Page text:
1. Most Christians know very little about the historical events that happened between the end of the Old Testament and the coming of Christ. If they want to know anything about that period, they need to read the Apocrypha. The prophet Daniel prophesied many of those events, including the wars fought by the Maccabees against Antiochus Epiphanes (Daniel 8-11). But if you want to know how those prophecies were fulfilled, you need to read 1 Maccabees. You’ll be moved by the extraordinary courage and heroic exploits of the Jewish warriors who were determined to do battle for their God and their country. And you’ll be humbled by the willingness of many ordinary folk to suffer and die rather than break the law of the Lord. It may well be those folk that the writer to the Hebrews had in mind when he wrote of some who ‘were tortured, refusing to accept release so that they might rise again to a better life’ (Hebrews 11:35). It’s certainly an apt description.
2. The apocryphal writings were read very widely among Jewish people across the Roman Empire at the time when the New Testament was written. They helped to shape the way Jewish people thought and behaved. So if you want to understand the people to whom the apostles preached the Christian message, it can be a great help to be familiar with those writings. What did Jewish people think that repentance meant? What was their attitude to Gentile people and their idols? Who were the heroes from the past that they admired? What did they think it meant to be wise? Reading the Apocrypha helps us to understand the first-century Jewish world.
3. We can be sure that the Lord Jesus himself was familiar with the writings of the Apocrypha. No, he never quoted it explicitly but there were times when he referred to it. Take this passage from the closing chapter of Ecclesiasticus:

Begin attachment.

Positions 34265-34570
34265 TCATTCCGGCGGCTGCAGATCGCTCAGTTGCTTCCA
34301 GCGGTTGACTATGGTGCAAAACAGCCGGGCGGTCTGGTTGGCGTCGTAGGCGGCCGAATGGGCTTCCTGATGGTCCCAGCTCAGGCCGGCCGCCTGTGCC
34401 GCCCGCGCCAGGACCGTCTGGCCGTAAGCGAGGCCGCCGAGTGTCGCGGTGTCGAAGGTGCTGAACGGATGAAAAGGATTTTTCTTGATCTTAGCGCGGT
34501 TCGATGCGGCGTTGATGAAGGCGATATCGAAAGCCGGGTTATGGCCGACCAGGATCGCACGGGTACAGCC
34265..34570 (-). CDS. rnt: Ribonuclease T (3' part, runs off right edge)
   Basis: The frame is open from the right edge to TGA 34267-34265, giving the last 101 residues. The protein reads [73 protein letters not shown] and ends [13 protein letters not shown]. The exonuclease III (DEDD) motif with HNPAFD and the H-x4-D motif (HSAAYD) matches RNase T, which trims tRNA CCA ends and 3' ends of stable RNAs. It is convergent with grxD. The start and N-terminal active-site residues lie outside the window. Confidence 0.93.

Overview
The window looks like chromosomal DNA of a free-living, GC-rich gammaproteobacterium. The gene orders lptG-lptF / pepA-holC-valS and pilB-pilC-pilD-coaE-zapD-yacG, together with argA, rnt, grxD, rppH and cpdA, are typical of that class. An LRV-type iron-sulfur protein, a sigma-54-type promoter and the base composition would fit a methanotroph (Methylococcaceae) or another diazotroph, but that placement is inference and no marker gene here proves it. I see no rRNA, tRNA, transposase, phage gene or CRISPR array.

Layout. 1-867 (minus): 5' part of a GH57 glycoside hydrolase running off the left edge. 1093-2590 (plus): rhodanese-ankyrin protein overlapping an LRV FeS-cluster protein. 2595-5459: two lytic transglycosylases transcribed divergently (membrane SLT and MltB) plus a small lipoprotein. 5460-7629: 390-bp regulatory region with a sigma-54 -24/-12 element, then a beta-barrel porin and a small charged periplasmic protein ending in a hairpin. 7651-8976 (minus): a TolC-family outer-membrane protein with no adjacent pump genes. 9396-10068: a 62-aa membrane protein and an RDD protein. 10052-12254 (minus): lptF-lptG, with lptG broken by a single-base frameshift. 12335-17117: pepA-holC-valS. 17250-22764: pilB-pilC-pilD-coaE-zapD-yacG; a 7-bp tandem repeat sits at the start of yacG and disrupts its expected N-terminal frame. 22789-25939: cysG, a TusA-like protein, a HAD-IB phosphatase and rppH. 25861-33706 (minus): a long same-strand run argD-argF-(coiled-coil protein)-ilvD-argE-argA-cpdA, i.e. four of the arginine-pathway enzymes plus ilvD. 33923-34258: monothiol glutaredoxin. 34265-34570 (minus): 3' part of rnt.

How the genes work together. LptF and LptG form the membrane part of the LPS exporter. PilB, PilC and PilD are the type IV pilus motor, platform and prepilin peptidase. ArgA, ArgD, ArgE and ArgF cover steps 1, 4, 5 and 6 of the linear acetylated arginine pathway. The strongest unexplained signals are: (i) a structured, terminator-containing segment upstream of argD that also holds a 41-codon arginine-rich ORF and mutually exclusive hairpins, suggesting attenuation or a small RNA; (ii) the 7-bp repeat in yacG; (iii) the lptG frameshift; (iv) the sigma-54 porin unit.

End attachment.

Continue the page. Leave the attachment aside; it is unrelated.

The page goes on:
‘I opened my mouth, and said, Buy her for yourselves without money.
‘Put your neck under the yoke, and let your soul receive instruction: she is hard at hand to find [or ‘she is not hard to find’].
‘Behold with your eyes, how that I have but little labour, and have gotten unto me much rest’ (Ecclesiasticus 51:23-27, AV).
The ‘she’ in the passage is Wisdom. The readers are urged to buy Wisdom – without money. They must put their neck under the yoke of Wisdom and learn from her. And the writer tells of his own experience – he has come to Wisdom and with little labour he has gained much rest. Now read the words of Jesus in Matthew 11:28-30:
‘Come unto me, all ye that labour and are heavy laden, and I will give you rest.
‘Take my yoke upon you, and learn of me; for I am meek and lowly in heart: and ye shall find rest unto your souls. For my yoke is easy, and my burden is light’ (AV).
Do you see how Jesus has taken the words from Ecclesiasticus – which all his readers will have recognised – and turned them round? He tells them that he himself is the one to whom they must come. He tells them that they must take his yoke on themselves – he himself is true and perfect Wisdom. They must learn from him. And when they come to him, what they will find is not much rest for little labour; rather they will find complete rest for no labour.
Any weary, heavy-laden sinner, seeking rest, can grasp Jesus’s meaning without having read one line of the Apocrypha. But there are points where knowing the apocryphal background can enrich our understanding and our delight in his words.